Psychology Magazine

Turn-taking Skills Unique to Humans?

By Deric Bownds @DericBownds
In yet another "humans are unique with respect to...." type article Melis, Tomasello and collaborators do experiments showing that humans differ in their ability to carry out long-term collaborative relationships that involve taking turns. I've been reading de Waal's recent book "Are we smart enough to know how smart animals are?" (which I highly recommend), which suggests that the "unique to humans" implicit in the title of the article of the article may not be appropriate, for the article demonstrates a more 'advanced' behavior in humans only in a specific paradyme involving just the two species. Potential turn taking behavior in other social animals, invertebrates as well as vertebrates, is still a possibility. The experiments:
...gave pairs of 3- and 5-year-old children and chimpanzees a collaboration task in which equal rewards could be obtained only if the members of a pair worked together first to reward one and then to reward the other. Neither species had previously been tested in a paradigm in which partners can distribute collaboratively produced rewards in “fair” ways only by taking turns being the sole beneficiary.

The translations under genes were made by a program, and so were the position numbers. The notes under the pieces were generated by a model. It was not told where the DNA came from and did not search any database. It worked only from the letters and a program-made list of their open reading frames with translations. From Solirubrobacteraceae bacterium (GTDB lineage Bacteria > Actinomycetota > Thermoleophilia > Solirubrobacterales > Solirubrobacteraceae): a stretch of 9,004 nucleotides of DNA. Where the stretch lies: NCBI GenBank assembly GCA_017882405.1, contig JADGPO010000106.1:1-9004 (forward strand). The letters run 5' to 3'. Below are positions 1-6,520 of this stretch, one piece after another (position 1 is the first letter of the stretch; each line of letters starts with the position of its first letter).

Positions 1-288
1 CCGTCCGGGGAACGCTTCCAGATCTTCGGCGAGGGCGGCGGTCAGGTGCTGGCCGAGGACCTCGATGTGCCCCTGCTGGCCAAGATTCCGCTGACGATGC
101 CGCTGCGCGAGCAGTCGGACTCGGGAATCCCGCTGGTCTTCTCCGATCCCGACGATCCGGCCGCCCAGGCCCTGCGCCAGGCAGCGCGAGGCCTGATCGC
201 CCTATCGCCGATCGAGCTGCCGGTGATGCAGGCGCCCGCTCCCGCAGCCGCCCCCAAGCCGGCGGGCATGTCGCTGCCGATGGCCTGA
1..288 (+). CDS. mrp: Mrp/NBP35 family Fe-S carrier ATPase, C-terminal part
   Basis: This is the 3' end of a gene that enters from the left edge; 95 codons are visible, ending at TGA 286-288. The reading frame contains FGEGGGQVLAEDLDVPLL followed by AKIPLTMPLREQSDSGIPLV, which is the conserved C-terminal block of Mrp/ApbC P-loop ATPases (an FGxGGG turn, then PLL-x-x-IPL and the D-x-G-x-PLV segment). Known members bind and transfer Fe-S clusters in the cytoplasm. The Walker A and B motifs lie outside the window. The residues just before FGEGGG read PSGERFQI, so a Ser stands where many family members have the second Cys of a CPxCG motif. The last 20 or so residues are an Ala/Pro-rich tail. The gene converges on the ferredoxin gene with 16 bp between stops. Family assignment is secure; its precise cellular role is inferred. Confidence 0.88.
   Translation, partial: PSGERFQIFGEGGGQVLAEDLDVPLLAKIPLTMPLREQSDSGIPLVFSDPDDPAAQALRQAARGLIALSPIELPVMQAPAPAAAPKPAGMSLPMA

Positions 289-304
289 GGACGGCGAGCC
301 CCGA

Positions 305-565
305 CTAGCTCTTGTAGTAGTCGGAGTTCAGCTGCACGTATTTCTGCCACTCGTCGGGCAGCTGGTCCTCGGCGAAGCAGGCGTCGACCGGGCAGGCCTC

Here is their abstract:
Long-term collaborative relationships require that any jointly produced resources be shared in mutually satisfactory ways. Prototypically, this sharing involves partners dividing up simultaneously available resources, but sometimes the collaboration makes a resource available to only one individual, and any sharing of resources must take place across repeated instances over time. Here, we show that beginning at 5 years of age, human children stabilize cooperation in such cases by taking turns across instances of obtaining a resource. In contrast, chimpanzees do not take turns in this way, and so their collaboration tends to disintegrate over time. Alternating turns in obtaining a collaboratively produced resource does not necessarily require a prosocial concern for the other, but rather requires only a strategic judgment that partners need incentives to continue collaborating. These results suggest that human beings are adapted for thinking strategically in ways that sustain long-term cooperative relationships and that are absent in their nearest primate relatives.

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